2. To an extent I’d agree… But the above is true (especially No.2) only if certain assumptions are made, the biggest one being that we all agree that issues are a mockery.

    But before I go any further, let me explain one thing: I do not object to the way does its content in general. God, no! I applaud them for it.

    I object to the fact that they mix serious content with Daily Show-style format. I haven’t seen Jon Stewart in a while, but from what I remember his show is a political talk-show (Jay Leno with a twist) and not a weekly round-up.

    Secondly. The fact that it airs on CNN is not a problem – as is not the problem that should have a comedy/satire content. But I strongly believe that both CNN and Comedy Central make every effort to separate “serious” news from the shows satire.

    And thirdly, about things being a mockery. Perhaps to me and you, they are. But I strongly believe that the role of the media is primarily to expose and challenge the condesending whay this (and any) government does business – and is good in that departement, because stupidity is stupidity regardless of its political affiliation.

    But a self-involved and condesending government is not a mockery. It is a gravely serious issue which can (and probably will) have extremely bad long term comsequences for all of us.

    So making a mockery out of these things makes the latter in fact more acceptable than they should be.

    As far as reputation is concerned – I would say that is making quite an impact, given its freshness and small size 😀

  3. I have to second JaKa on this one – I’m quite surprised you see things this way actaully, it’s almost a conservative point of view (he,he, quite an insult, hmmm?!). Like JaKa said, The Daily Show is also broadcast on CNN; and Mladina itself features “mockery” that fits in neatly with the rest of the serious content. I would imagine that the target readership of such media is perfectly capable of discerning between the two.

  4. I posted my comment before I saw your answer to JaKa’s.
    John Stewart is part roundup part talk show. More from me later though, duty calls.

  5. An insult? Not in the least, cherie 🙂 In some areas I actually am quite conservative. And as far as media and politics are concerned, I am sort of “old-school”. What bothers me especially is the way both politics and media seem to collide in the area of entertainment, where they embrace and flourish, with politicians feeding the media good and soundbites, whereas media grant them air time. And I think we’d all agree that airtime on a satitical show is way better than no airtime at all.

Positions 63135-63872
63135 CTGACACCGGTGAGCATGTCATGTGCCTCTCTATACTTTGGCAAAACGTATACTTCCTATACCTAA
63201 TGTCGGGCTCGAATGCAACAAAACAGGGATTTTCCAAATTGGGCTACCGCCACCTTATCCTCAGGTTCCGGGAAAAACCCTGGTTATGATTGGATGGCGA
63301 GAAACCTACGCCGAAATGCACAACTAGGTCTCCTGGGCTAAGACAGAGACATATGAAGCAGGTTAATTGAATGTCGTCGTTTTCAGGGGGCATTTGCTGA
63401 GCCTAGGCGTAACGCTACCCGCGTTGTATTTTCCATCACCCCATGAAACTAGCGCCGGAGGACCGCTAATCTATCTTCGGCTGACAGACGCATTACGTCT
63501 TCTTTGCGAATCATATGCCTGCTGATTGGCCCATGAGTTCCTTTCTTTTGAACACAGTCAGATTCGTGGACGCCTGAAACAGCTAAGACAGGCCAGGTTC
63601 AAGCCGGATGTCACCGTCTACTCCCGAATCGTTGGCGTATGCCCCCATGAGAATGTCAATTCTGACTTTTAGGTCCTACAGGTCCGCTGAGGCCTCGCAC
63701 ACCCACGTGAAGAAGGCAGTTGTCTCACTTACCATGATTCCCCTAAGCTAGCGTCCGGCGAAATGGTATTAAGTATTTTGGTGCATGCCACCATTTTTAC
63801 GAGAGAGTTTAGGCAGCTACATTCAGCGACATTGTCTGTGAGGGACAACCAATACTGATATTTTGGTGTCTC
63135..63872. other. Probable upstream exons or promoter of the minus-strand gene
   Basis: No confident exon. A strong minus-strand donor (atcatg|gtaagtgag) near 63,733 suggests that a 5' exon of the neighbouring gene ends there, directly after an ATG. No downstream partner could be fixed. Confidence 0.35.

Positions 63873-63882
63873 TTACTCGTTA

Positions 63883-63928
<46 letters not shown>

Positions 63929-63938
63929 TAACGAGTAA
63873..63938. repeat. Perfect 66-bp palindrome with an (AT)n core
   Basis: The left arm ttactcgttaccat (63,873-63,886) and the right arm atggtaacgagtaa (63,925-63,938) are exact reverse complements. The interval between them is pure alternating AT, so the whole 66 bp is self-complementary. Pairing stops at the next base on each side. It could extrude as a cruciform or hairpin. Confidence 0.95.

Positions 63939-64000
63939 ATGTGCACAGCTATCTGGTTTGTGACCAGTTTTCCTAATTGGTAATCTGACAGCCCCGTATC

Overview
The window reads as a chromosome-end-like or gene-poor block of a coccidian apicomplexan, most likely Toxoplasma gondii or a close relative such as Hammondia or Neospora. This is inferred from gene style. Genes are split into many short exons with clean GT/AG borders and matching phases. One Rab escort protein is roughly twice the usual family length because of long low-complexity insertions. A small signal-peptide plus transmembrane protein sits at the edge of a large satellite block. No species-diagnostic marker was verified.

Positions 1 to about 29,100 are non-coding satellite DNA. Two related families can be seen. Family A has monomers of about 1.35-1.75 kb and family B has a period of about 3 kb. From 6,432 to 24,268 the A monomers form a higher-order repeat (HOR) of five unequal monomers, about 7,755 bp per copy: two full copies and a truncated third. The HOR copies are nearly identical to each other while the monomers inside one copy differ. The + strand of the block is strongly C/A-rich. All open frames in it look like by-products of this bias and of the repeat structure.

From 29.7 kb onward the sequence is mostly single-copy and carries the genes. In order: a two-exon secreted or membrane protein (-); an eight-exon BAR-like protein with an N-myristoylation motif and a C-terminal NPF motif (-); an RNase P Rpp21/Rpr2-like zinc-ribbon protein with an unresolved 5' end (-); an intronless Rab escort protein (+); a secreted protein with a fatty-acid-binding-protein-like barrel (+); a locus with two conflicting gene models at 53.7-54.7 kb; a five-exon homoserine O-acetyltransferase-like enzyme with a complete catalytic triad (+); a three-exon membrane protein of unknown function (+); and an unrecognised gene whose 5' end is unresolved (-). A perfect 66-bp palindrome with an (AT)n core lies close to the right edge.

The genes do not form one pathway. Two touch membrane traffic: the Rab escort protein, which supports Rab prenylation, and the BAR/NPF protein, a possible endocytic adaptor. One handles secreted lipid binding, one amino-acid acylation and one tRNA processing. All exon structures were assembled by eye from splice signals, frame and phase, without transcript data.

Perhaps I’m in a wrong line of work, but I think the media should be vary of politics and should maintain a certain degree of seriousness about their work. I’m not saying that satire should not be a part of media content (far from it), but it should be clearly separated from serious content. CNN does it, Mladina does it as well. But as far as Vesti na vesti is concerned, I still don’t know what it actually is. An attempt of actually providing some new information or “just” satirical content.

    The way it is now, I see it as an unhealthy mix of both. Intelectual turbofolk, if you will.

  6. Well, well, Pengovsky, I can hear a man who harbours sincere and firm beliefs as to what media should be speaking through you, but I tell you, I am really getting funny feelings in my stomach, watching certain Tamaras, Darjas, Edis, and other nauseating “politically correct” elements of “serious” news every day. I know what you are saying, but, then again… what are you saying, as you yourself so introspectively observed? Day to day politics is an ideological farce, which can only be confronted with another ideology, supported by left-wing intellectuals (was your losing of an “l” only a Freudian slip? Don’t be ashamed to be an intellectual:))and sarcasm at least in my opinion, can be an ideological tool, although far from being the most powerful one. But more problematic than making sarcastic comments about laughable things (I mean is Jelincic’s press conference or the one of that SDS-whoever-that-bozo-is guy with his silly watchdog anything but laughable?) is to treat these laughable things as being something serious and normal, as the standard media does. That is really sickening! Because watching that kind of news leaves me completely unsatisfied wandering in the end how come Edi Pucer didn’t say he is at the urologist at the moment, waiting a certain imbecile is to be removed from his dick. In short, I have problems swallowing this so-called “media objectivity” that acts as everything is just a regular news to be reported without any political commentary. I think it’s quite OK to have a media portal that has a political conscience, and if they believe this goverment should be removed from our dicks, they should as well say so!